The threatened investigation went ahead and Craig was exonerated on all 18 allegations. ”For 16 of them, there was no evidence at all. The other two went to a hearing at which I was found not guilty. ”So they told me I could keep my job, but I was banned from entering my own embassy.”

Craig continued in his job as best he could and continued to speak out against the use of torture, but his position was becoming increasingly untenable. After a memo alleging the British Government accepted torture evidence was leaked to the Press, his career was effectively over.

He took early retirement in February 2005 and has devoted the last year to campaigning against the war in Iraq, extraordinary rendition and the UK’s alleged use of torture evidence.

He’s also written a book, Murder in Samarkand (the city where the dissident’s grandson was killed). The book is due out in June, although the Government has tried to ban it and are threatening to sue. Craig and Edinburgh-based Mainstream Publishing have decided to publish and be damned, however.

”We’ve decided they can take us to court if they want to. I’m very worried and jaded about the direction our Government is taking. I think we’re losing sight of the things that make us civilised.”

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Democracy Now: Craig Murray on why he Defied the UK Foreign Office by Posting Classified Memos

Craig Murray was interviewed on Democracy Now on Thursday, prior to testifying at the Bush Commission in New York this weekend.

“We spend the hour with the former British ambassador to Uzbekistan, Craig Murray. The British government has stopped the publication of his book. In a Democracy Now exclusive, Murray tells why he defied the British Foreign Office by posting a series of classified memos on his website. Murray was fired as ambassador to Uzbekistan after he openly criticized the British and U.S. governments for supporting human rights abuses under the Uzbek regime.”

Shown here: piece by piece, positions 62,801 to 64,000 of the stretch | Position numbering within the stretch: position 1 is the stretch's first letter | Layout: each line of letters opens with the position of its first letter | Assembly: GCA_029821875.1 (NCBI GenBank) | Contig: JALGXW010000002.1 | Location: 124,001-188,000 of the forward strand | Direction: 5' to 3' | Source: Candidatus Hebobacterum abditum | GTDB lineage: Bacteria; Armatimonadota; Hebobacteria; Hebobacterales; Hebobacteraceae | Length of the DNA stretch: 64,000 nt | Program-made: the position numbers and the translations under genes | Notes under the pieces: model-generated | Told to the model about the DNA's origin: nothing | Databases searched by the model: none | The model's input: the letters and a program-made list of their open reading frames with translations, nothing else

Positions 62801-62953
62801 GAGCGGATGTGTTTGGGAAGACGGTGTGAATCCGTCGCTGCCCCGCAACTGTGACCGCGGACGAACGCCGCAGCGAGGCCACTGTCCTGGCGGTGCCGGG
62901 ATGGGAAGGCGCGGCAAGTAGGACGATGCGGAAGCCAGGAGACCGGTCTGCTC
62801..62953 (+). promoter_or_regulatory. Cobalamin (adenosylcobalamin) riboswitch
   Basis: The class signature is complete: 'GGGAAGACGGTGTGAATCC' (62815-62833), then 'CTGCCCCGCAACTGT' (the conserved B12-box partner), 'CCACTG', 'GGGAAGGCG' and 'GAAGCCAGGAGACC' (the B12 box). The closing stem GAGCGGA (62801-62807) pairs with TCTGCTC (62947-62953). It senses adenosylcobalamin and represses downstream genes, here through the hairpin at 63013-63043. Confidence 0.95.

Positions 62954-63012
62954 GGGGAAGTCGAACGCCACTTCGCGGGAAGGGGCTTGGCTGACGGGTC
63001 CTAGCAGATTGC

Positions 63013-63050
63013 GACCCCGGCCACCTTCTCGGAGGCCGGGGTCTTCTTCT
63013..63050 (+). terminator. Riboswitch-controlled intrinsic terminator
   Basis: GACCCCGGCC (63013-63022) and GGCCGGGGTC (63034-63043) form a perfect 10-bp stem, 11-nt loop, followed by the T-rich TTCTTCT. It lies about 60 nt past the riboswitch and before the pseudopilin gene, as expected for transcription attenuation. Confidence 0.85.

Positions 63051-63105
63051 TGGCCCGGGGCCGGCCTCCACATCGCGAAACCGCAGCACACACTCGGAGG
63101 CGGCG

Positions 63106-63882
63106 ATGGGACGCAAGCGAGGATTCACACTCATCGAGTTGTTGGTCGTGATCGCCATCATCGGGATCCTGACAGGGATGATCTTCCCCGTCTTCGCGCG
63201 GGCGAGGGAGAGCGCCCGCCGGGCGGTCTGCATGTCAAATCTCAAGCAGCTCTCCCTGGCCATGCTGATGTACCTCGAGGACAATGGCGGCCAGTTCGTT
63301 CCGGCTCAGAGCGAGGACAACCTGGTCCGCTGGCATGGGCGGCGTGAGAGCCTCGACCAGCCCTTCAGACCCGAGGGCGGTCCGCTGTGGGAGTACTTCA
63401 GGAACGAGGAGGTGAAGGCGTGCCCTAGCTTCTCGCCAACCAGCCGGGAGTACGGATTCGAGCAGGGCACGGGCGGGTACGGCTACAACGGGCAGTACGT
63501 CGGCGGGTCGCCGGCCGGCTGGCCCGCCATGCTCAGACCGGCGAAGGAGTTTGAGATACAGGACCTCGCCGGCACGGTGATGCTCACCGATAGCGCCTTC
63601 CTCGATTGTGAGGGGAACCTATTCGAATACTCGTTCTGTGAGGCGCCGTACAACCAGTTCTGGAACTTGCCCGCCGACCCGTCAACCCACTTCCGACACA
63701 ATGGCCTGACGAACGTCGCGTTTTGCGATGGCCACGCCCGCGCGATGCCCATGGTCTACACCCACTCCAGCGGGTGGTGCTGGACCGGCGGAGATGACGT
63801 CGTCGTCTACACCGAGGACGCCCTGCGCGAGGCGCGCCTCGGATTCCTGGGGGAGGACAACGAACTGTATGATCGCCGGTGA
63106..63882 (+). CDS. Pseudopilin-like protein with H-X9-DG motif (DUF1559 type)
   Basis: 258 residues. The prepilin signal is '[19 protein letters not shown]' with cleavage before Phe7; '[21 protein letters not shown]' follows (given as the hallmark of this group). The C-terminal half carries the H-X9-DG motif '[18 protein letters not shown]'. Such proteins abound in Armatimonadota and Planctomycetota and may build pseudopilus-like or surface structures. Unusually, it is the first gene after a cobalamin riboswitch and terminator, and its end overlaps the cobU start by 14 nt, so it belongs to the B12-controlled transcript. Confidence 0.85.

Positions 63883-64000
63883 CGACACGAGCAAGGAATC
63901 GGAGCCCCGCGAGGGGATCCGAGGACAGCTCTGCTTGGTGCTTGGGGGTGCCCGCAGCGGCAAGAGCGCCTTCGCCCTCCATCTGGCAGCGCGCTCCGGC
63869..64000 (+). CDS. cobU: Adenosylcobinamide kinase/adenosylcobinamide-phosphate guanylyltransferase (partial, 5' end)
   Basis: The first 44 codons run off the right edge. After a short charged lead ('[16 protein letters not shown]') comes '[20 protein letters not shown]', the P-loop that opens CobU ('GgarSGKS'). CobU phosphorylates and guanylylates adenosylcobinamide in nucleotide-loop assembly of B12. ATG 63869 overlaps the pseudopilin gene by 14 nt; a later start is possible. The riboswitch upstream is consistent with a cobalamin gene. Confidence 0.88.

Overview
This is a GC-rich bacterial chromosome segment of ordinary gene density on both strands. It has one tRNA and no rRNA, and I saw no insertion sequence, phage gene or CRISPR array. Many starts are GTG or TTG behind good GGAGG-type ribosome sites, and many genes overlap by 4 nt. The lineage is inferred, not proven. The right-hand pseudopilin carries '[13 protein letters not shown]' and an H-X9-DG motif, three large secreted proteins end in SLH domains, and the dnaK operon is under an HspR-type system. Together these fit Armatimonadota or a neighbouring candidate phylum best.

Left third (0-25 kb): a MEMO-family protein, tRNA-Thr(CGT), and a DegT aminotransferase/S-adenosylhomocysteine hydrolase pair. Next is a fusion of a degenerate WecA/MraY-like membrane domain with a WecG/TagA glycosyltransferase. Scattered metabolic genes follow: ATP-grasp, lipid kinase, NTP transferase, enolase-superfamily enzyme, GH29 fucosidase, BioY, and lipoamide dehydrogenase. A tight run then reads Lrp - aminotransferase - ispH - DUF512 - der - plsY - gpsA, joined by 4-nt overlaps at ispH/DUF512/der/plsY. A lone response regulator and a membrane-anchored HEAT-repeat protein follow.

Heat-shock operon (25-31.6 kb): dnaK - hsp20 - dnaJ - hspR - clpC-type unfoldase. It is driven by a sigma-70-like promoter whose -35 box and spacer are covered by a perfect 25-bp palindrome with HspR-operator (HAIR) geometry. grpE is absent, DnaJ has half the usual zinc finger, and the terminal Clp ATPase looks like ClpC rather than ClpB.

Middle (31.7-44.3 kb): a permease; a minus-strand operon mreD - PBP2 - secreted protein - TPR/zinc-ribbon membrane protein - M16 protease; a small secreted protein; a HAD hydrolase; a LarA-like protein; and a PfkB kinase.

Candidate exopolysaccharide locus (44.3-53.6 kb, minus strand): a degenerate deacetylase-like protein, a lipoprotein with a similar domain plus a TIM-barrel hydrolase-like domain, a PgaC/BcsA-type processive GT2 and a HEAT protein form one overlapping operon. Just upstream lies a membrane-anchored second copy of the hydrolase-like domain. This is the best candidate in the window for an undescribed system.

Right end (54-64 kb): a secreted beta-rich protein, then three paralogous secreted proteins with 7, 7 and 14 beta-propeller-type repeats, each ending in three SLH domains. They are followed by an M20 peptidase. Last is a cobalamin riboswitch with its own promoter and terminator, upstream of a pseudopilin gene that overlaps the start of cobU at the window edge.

The interview can be watched here

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BBC Radio – Craig Murray and the Letters from Tashkent

In an interview with BBC radio’s PM programme Craig talks about his decision to release key confidential documents on the internet and the implications for the UK government.

Click here to listen to the interview via Andy Ramblings

Mainstream and blog news coverage of the story as it develops is being logged here and here

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Britain should not have “cocktail-party relationships with a fascist regime”

As part of his speaking tour in the US Craig was interviwed yesterday in Washington DC on WAMU Radio. You can listen here to the interview with Real Player or Windows Media Player

(24.09.05 – Apologies to anyone who followed the mobile link yesterday to a very interesting, but completely unrelated interview!)

“Craig Murray may have spent his career in the diplomatic service, but he doesn’t mince words. As British ambassador to Uzbekistan, he publicly criticized the nation’s human rights record and said Britain should not have “cocktail-party relationships with a fascist regime.” A year after leaving his post, he joins us to discuss diplomacy and human rights.”